Reggae music has a long and rich history, with roots tracing back to Jamaica in the 1960s.
Over the years, the genre has evolved and has gained widespread popularity around the world.
In the 1990s, a number of talented reggae artists emerged and released some truly memorable tracks.
In this article, we will be looking at ten great reggae songs from the 90s that are worth revisiting.
These tracks showcase the diversity and creativity of the reggae genre and are sure to get you grooving.
Whether you are a die-hard reggae fan or just discovering the genre, these songs are sure to impress.
And, hey, perhaps you already know a few ones here!
So let’s dive in and take a trip down memory lane with some of the best reggae songs of the 90s.
1. Beres Hammond – Tempt To Touch
“Tempt to Touch” is a classic reggae love song by Beres Hammond, released in 1996.
The track features Hammond’s smooth and soulful voice, accompanied by a catchy reggae beat and lush instrumentation.
The lyrics explore the theme of temptation and the desire to be with someone, despite the potential consequences.
Overall, “Tempt to Touch” is a beautifully crafted and emotionally charged song that showcases Beres Hammond’s exceptional talents as a vocalist and songwriter.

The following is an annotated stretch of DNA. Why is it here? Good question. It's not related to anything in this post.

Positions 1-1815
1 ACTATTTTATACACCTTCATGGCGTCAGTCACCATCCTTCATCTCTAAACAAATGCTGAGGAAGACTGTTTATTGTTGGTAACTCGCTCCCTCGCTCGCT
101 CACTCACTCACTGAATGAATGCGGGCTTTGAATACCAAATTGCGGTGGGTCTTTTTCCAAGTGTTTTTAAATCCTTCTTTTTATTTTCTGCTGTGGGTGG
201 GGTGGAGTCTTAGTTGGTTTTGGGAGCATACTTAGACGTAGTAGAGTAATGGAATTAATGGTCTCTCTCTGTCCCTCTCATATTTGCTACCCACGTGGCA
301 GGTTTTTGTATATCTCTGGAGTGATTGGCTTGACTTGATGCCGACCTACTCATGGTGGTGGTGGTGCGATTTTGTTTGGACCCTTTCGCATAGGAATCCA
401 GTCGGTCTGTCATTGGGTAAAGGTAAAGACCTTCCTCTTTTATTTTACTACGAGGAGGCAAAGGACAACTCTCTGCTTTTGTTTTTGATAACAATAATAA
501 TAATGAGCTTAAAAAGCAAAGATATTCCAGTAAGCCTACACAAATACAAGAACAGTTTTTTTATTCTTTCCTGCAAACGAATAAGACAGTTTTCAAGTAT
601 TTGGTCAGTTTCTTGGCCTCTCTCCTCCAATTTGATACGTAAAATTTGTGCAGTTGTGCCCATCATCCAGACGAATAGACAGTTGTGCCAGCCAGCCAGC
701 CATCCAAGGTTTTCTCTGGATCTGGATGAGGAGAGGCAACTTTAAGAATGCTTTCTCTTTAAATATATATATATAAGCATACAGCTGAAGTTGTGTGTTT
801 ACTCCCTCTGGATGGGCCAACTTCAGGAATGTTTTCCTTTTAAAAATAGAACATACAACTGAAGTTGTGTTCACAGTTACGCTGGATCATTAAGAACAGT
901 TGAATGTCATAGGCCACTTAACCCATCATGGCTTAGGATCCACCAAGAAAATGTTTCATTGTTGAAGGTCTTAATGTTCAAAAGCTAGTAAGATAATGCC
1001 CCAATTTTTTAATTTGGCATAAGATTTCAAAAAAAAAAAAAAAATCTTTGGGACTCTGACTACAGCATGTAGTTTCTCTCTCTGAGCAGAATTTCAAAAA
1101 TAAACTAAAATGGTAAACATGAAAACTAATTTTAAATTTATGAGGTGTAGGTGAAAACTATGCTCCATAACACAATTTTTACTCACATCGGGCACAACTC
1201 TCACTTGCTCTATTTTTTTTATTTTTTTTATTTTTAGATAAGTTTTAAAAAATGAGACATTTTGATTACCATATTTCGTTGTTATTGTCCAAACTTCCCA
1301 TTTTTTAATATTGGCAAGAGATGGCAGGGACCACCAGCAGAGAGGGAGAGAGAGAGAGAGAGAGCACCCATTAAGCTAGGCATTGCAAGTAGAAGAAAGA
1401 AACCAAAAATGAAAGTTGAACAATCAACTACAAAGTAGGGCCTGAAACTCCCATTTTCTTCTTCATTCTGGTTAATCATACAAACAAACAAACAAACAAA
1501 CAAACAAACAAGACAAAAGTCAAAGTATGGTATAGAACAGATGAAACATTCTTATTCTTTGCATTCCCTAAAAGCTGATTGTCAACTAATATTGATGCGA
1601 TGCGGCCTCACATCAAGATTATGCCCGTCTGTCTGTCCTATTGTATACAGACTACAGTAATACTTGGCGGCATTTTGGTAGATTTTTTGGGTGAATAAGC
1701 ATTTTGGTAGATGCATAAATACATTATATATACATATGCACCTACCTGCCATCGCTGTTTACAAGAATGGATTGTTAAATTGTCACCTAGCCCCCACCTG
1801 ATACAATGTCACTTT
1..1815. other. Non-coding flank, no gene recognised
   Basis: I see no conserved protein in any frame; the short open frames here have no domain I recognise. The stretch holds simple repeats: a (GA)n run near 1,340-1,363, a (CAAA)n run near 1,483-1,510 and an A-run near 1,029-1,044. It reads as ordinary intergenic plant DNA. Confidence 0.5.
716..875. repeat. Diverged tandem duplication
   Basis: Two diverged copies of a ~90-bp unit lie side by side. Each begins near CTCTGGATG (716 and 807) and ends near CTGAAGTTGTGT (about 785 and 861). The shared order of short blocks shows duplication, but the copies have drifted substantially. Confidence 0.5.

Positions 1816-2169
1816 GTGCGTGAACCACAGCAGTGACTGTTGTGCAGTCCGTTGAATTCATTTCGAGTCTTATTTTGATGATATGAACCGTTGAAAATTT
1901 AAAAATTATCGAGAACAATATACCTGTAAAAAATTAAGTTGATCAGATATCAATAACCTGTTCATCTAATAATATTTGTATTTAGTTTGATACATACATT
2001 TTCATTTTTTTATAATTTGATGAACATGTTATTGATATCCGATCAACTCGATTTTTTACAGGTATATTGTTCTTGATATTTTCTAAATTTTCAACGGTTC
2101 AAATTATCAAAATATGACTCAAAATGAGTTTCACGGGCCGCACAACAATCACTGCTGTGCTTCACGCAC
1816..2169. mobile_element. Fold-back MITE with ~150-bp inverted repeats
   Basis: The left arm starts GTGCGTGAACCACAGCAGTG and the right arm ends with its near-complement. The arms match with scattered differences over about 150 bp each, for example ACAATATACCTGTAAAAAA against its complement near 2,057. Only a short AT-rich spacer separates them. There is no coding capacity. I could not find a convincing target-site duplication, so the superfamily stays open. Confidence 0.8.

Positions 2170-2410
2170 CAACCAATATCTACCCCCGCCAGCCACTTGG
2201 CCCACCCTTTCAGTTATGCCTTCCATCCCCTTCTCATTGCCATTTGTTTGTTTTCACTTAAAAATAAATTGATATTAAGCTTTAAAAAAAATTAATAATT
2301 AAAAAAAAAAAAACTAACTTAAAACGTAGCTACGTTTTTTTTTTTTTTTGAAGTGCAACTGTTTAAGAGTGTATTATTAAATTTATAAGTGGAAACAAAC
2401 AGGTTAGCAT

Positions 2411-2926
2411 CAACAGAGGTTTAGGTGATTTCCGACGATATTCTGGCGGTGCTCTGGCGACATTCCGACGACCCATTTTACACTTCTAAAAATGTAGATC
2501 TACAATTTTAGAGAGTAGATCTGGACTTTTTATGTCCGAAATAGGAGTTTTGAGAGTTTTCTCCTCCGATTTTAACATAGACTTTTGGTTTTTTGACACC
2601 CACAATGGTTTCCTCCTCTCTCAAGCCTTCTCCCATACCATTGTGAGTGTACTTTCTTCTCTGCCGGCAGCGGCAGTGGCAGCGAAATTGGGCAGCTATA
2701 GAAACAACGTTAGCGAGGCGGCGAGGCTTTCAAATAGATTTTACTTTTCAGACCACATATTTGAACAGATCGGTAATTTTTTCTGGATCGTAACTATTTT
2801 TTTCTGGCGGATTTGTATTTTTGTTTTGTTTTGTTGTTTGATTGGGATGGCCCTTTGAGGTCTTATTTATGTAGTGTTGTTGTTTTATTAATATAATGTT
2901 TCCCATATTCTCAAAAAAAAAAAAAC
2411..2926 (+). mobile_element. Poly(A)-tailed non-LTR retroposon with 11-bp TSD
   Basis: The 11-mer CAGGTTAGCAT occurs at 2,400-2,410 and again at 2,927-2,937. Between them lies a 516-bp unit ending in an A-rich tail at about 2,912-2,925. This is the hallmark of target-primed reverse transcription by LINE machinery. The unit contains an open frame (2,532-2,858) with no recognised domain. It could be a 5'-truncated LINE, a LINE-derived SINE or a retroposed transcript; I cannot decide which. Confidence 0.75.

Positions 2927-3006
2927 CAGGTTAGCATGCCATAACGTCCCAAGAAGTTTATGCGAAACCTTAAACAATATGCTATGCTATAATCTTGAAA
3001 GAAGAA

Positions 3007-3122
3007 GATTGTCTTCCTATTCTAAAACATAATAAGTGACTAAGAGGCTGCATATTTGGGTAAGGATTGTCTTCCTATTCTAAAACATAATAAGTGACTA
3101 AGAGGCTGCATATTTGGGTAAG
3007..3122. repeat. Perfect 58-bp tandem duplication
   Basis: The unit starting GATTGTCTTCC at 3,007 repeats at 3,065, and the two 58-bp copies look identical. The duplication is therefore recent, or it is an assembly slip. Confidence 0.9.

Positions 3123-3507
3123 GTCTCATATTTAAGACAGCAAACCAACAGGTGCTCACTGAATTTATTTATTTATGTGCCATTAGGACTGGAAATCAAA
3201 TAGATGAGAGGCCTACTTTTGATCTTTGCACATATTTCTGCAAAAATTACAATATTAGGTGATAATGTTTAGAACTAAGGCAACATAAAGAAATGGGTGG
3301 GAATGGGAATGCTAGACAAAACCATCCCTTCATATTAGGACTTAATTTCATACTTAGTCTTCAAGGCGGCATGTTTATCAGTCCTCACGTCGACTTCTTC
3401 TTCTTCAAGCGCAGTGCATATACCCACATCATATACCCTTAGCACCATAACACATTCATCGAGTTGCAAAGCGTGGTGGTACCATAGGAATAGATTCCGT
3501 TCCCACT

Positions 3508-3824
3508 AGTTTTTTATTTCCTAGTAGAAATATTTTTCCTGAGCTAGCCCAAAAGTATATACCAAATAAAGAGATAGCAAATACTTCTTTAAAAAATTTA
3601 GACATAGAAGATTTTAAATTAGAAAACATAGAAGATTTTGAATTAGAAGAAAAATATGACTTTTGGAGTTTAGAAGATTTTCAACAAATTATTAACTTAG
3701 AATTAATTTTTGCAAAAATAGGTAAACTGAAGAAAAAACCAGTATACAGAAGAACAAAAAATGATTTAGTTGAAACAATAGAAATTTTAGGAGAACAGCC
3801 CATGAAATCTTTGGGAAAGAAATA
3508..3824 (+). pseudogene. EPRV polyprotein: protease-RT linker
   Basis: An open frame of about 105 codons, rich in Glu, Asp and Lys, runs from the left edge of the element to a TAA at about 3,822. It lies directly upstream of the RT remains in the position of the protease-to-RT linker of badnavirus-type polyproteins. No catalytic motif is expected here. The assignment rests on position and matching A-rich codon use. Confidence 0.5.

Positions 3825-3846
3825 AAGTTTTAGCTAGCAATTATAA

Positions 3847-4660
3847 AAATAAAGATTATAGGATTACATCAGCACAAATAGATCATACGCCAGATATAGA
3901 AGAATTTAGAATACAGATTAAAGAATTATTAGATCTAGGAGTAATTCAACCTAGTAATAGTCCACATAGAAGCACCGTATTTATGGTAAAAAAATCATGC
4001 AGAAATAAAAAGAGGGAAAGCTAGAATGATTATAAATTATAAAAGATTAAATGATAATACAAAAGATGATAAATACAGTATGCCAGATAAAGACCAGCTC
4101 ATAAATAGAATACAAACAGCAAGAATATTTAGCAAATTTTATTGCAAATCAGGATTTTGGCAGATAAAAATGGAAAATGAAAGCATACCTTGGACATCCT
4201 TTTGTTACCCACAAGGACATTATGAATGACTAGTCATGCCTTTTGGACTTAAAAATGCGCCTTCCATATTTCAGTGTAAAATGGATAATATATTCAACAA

If you’re a fan of reggae music and love songs, this track is definitely worth checking out.
2. Ace of Base – All That She Wants
“All That She Wants” is a pop song by the Swedish group Ace of Base, released in 1992.
The track became a global hit and is widely considered one of the most successful songs of the 1990s.
The song features a catchy and upbeat melody, accompanied by a driving dance beat and a distinctive reggae-influenced rhythm.
The lyrics tell the story of a woman who is searching for love and fulfillment but is unable to commit to a long-term relationship.
“All That She Wants” is a fun and infectious song that will get stuck in your head.
Although this entry is not classic reggae, if you’re a fan of catchy pop music with a reggae twist, this track is definitely worth a listen.
3. Dennis Brown – How Could I Leave
“How Could I Leave” is a beautiful and emotional reggae love song by Dennis Brown, released in 1992.
The track features Brown’s smooth vocals, accompanied by a laid-back reggae beat and rich instrumentation.
Its lyrics explore the theme of love and commitment, as Brown sings about the struggles of leaving a loved one behind.
4. Sublime – Badfish
Ok, I know this might be controversial for the reggae purists in the audience, but I hear this song from Sublime more as a reggae than a ska track.
“Badfish” was released in 1992, and I’m pretty sure this is a song about addiction, and being stuck in a bad place.
The term Badfish actually is common slang for a person that exposes someone else to heroin for the first time.
You can follow through the tune the thought process of a guy at a party that has some guilt about what substances had made with him.
5. Garnet Silk – It’s Growing
“It’s Growing” is a classic roots reggae song by Jamaican artist Garnet Silk, released in 1992.
The track features Silk’s distinctive vocals, backed by a roots reggae beat and uplifting instrumentation.
A sound that perfectly matches the theme of personal growth and the importance of sharing love with the community.
Silk sings about the transformative power of love and encourages listeners to embrace their inner strength and strive for personal growth.
“It’s Growing” is a beautiful and uplifting song that is sure to inspire and motivate.